An assassin’s job is to eliminate a target with cunning stealth, blend in with a crowd, and when necessary use brute force to accomplish his objective. They live in the underbelly of society, but appear as an everyman, only to pounce on helpless prey with lightening fast attacks. This was the premise of Ubisoft’s finely crafted Assassin’s Creed, which despite some minor gameplay flaws went on to become one of the most successful new IPs in recent years. In the months leading to the release of the sequel, Ubisoft Montreal promised it had learned from its mistakes and we’d see a perfectly polished open world action-adventure game with Assassin’s Creed II. Sadly, while the end result falls short of this pledge, the developer more than makes up for the sequel’s flaws by delivering a captivating story and sprawling, eye-popping world to explore.
By now, we assume many of you have played Assassin’s Creed II, or at least the prequel. The game focuses on Desmond Miles, an average man with some more than average ancestors. Assassin’s Creed 2 picks up shortly after the events of the first game, but instead of doing research in the Abstergo facility, the lab-technician, Lucy, helps Desmond escape the facility altogether. Lucy wants to help Desmond flee Abstergo to keep researchers’ dirty hands off Desmond’s memories. The pair ends up in a renovated warehouse where an ad hoc team working against Abstergo is conducting its own experiments. They hook Desmond up to an Animus and start searching through his memories. Without giving too much story away, it’s safe to say that the individual on the cover of the AC 2 box, especially how he is dressed, doesn’t appear in the actual game for a few hours. In fact, this entire opening sequence is decidedly slow burning and plot heavy.
Despite the rocky start to the story, Assassin’s Creed II actually excels at plot and character development. Perhaps the best part of the AC 2 lies within the plot twists and character betrayals, and the devices Ubisoft uses to illustrate and guide the gamer. One minute you’ll be in a carefree life – laughing with your brother, sleeping with a sexy woman, and running around on top of Florence’s majestic rooftops. Then, you’ll watch as your brothers and father are executed at the hand of a trusted family friend. If the game feels slow at the beginning, rest assure that after about three hours, everything starts to happen fast.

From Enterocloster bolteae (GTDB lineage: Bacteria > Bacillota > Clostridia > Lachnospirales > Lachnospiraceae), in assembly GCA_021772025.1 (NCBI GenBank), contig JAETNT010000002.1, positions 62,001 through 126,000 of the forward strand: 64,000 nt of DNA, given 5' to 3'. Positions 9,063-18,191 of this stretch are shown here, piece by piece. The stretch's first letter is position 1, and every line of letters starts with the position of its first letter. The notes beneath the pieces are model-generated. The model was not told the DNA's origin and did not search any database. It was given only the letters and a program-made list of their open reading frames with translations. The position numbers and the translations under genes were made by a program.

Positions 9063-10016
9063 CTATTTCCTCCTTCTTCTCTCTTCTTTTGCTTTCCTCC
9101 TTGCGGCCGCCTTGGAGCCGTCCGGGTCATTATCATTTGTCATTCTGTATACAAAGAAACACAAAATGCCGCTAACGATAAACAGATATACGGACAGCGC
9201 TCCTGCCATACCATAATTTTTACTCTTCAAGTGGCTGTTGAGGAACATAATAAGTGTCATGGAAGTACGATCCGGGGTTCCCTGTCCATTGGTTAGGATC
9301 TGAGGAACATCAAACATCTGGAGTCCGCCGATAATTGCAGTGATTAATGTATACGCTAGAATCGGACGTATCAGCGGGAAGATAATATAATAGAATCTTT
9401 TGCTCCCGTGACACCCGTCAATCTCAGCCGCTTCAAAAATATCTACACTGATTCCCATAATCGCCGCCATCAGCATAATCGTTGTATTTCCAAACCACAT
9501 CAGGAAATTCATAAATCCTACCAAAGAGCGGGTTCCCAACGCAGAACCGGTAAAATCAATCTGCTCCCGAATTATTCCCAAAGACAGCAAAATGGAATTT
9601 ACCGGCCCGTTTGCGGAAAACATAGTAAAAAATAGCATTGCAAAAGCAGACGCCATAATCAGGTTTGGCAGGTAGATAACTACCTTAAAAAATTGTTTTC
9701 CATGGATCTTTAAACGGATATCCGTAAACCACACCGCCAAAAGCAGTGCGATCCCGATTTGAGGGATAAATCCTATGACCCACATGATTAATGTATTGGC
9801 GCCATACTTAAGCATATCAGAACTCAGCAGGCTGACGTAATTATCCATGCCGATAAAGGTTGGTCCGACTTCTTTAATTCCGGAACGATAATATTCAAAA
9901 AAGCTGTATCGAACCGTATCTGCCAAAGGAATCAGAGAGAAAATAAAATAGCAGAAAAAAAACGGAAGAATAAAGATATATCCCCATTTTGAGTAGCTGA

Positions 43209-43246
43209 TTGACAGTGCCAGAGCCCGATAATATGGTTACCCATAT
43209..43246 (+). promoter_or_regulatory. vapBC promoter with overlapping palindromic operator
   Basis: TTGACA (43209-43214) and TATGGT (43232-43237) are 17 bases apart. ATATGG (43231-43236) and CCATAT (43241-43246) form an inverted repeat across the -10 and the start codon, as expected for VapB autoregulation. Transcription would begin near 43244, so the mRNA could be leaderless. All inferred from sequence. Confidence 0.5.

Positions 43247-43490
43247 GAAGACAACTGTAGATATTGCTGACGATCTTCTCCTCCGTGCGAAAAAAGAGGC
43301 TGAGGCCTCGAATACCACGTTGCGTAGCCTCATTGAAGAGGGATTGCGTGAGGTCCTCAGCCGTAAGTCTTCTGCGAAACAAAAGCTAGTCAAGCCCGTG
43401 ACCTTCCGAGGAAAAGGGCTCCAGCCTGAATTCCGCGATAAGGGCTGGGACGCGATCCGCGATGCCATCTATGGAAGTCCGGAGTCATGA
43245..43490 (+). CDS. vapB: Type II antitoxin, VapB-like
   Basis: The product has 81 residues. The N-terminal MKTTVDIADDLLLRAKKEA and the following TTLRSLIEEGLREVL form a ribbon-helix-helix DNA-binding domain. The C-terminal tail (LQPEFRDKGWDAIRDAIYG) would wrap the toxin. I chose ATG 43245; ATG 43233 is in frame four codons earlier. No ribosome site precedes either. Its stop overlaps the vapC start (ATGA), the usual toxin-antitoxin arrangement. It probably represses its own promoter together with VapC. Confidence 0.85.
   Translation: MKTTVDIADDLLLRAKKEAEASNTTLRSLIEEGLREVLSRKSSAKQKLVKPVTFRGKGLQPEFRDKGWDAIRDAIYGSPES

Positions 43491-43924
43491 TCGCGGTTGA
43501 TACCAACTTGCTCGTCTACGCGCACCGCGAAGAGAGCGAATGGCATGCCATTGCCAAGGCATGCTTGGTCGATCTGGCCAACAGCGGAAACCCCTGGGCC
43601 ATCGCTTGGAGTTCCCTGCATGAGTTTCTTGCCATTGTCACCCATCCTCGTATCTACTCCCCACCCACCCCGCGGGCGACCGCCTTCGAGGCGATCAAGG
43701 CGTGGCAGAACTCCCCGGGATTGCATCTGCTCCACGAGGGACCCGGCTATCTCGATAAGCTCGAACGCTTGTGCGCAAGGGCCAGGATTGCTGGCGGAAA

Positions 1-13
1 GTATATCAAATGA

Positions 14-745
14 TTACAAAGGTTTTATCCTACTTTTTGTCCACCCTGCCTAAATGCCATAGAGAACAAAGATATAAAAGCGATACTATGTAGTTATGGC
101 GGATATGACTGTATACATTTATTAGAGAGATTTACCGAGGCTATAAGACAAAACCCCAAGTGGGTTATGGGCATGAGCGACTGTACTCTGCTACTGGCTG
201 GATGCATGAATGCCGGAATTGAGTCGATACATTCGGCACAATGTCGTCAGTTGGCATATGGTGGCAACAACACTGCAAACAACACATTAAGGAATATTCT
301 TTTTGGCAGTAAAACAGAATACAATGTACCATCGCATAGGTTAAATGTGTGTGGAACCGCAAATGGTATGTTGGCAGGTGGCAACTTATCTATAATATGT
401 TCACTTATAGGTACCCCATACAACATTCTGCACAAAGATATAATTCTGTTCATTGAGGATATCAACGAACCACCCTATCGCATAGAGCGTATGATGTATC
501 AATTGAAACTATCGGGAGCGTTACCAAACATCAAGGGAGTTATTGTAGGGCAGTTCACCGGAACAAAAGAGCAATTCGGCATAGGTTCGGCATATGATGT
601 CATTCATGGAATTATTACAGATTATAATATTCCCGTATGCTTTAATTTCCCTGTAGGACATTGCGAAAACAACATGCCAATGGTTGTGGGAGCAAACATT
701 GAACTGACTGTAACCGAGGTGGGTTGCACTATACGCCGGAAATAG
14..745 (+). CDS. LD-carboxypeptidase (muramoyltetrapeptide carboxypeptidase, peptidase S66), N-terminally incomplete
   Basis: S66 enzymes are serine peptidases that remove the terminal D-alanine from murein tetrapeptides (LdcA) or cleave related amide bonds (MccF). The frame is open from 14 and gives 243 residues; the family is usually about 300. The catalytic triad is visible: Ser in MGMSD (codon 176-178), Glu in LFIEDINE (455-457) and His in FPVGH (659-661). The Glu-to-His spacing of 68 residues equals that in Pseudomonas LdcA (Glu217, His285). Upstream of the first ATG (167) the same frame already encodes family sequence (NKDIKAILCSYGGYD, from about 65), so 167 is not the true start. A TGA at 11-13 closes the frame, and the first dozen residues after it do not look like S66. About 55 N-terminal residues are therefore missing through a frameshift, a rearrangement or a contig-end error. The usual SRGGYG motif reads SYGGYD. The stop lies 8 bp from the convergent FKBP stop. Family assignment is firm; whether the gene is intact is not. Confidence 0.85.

Instead of playing as Altair, the Animus sets Desmond back to Ezio Auditore. Ezio lived in 15th century Florence and was a bit of an arrogant chap, as established by his opening adult combat sequence. For what it’s worth, this switch in character between the first AC and the sequel appears strictly for storytelling purposes. It is extremely difficult to tell the two apart. While Ezio comes equipped with a handful of new tricks (none all that impressive), the game’s core fundamentals are identical to the first game. Ezio still deftly leaps across rooftops, assassinates enemies with concealed weapons, and blends in with crowds to avoid guards’ attention.
Combat in Assassin’s Creed was at best decent, and at worst, downright annoying and monotonous. It’s unfortunate that Ubisoft promised a revamped combat system in Assassin’s Creed II, yet we still found it extremely unrealistic, clumsy, and slow paced. It is certainly improved, but if/when we see Assassin’s Creed III, we hope they start with making the combat system better, then build the game from there on out. It’s not to say the combat is bad or overly difficult, but in a genre that begs for swift and graceful killings, bashing the attack button and attempting to properly time counter attacks is just not that much fun. The counter attack mechanic, a cornerstone of the first game’s combat system, is slightly improved. The window in which you have to counter is increased, but only by a little. We presume there are folks out there that genuinely enjoy this style of combat, but we feel the game again fell short in this respect.